Catching a concert in Houston was a little different in the 1970s, and not only because the ticket prices were more affordable.
Back then, photographer Ralph Fales could show up to a venue, camera in hand, and simply request to shoot the show; he often asked if he could take the musicians’ portraits too. Almost every venue said yes, and Fales was almost always invited backstage.
“It was a different time,” said Fales, who moved away in the late 1970s to attend college, but not before amassing an impressive collection of images.
Fales’ photography of Houston concerts and the famous musicians who performed here now comprises a new collection at the Woodson Research Center in Rice’s Fondren Library. The donation of negatives and other images was made by Fales himself, who now lives and works in Santiago, Chile, and who wanted to do his part in helping preserve the Houston music scene from abroad.
Thanks in part to collection efforts from archivists like Norie Guthrie, the Woodson has become a home not only for research materials on Rice’s own history, but for significant parts of Houston’s history as well — especially its arts history.
Contemporary Arts Museum Houston donated its entire archive to the Woodson in 2017; the Houston Blues Museum followed suit in 2019. And since 2016, the Woodson has been home to the popular Houston Folk Music Archive, which is constantly expanding.
Fales’ photography spans 1975 to 1978 and includes images from the Texas Opry House, La Bastille and Liberty Hall — all of which have since closed — as well as the Summit, now home to Lakewood Church.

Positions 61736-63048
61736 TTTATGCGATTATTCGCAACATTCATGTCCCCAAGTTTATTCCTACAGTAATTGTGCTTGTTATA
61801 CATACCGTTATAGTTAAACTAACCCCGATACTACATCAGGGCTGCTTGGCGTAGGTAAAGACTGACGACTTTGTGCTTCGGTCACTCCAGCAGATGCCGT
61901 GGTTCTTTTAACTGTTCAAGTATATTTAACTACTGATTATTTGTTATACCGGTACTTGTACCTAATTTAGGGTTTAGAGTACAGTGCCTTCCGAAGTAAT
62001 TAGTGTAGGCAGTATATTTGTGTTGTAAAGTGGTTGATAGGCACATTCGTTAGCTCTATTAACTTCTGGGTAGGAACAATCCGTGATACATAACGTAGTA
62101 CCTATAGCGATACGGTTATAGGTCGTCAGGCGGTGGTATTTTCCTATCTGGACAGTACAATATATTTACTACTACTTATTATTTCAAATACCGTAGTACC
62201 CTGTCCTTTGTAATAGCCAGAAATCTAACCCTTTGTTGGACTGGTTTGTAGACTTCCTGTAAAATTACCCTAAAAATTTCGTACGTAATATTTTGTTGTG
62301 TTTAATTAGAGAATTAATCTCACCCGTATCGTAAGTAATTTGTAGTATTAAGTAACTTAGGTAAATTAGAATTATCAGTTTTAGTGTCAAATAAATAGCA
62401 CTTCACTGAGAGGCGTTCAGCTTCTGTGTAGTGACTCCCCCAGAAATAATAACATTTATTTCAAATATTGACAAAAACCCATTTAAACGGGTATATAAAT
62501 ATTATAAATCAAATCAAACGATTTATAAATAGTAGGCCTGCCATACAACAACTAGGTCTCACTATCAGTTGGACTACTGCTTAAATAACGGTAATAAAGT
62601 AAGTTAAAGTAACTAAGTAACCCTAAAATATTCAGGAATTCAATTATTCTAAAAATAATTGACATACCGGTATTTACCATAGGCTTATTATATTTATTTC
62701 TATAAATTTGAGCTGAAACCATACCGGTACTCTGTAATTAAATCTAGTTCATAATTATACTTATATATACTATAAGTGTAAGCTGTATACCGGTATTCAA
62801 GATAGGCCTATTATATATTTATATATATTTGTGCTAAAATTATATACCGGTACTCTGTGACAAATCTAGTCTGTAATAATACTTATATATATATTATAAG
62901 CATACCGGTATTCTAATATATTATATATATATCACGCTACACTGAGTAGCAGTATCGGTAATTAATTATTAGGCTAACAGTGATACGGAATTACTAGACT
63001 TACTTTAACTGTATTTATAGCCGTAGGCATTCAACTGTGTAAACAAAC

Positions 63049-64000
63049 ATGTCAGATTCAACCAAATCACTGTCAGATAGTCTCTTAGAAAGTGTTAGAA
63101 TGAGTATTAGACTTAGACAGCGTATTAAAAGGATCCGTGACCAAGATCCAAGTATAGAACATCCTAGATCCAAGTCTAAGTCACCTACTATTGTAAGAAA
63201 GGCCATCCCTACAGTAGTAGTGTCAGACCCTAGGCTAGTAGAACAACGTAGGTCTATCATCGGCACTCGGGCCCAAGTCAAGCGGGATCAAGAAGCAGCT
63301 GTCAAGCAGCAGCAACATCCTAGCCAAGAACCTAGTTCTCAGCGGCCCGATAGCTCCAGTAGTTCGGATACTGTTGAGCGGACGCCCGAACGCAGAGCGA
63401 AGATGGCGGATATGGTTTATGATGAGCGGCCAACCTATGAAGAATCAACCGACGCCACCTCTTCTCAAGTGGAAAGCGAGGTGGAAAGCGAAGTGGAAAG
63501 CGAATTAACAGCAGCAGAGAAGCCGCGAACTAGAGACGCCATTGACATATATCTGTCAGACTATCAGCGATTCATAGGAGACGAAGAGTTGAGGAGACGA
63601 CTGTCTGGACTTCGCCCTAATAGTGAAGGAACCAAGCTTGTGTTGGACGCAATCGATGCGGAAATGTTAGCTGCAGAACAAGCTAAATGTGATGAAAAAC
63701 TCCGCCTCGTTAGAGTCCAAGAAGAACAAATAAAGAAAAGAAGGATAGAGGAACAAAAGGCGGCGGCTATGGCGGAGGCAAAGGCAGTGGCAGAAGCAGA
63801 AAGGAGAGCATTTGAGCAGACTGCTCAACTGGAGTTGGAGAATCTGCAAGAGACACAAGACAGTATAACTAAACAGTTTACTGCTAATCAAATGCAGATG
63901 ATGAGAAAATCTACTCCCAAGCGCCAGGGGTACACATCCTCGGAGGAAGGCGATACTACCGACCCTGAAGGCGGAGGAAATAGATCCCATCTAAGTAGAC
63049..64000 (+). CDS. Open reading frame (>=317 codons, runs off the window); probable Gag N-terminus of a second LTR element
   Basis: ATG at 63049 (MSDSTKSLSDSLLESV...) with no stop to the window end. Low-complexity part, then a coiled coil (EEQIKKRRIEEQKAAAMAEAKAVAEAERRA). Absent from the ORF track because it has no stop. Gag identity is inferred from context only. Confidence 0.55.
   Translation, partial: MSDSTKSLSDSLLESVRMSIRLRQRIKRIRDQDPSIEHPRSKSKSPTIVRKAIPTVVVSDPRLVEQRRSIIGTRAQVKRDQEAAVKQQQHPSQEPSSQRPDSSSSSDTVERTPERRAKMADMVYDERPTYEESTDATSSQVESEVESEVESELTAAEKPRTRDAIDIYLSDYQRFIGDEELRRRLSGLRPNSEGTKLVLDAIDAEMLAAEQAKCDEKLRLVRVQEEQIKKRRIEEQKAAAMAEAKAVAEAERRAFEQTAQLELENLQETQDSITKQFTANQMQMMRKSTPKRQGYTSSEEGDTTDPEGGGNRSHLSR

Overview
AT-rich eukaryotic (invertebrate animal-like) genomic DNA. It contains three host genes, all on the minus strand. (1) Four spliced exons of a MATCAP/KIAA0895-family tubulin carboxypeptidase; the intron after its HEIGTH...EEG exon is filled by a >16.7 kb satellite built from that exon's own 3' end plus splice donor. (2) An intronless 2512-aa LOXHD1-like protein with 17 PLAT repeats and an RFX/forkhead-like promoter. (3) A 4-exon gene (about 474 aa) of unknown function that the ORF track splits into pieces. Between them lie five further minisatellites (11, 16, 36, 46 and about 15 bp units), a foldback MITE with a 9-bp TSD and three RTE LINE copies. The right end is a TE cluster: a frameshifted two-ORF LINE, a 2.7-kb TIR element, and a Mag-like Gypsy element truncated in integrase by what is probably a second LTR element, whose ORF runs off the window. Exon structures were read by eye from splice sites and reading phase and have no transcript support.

“One of my regrets is not going to Anderson Fair, because I'm crazy now for Townes Van Zandt, and I never got to see him play,” Fales said.
Late at night after each show, Fales would develop the film in the bathroom of his Montrose apartment. As technology advanced through the decades, he eventually sent them off to be digitized. It took Fales two months to gather the Houston-based images for donation to the Woodson, which Guthrie said will complement the existing research materials in its larger collection.
“This represents another side to these music venues,” Guthrie said. “Many of our photographs focus on local musicians or we have very few interior shots, but Fales's work shows the national acts on stage and off.
“Having more interior photographs of these venues that reveal his access to these musicians provides more insight to how the local and national music scene worked in the 1970s,” she said.
Once it’s processed and archived, the Ralph Fales Collection will be available in its entirety for viewing at the Woodson Research Center.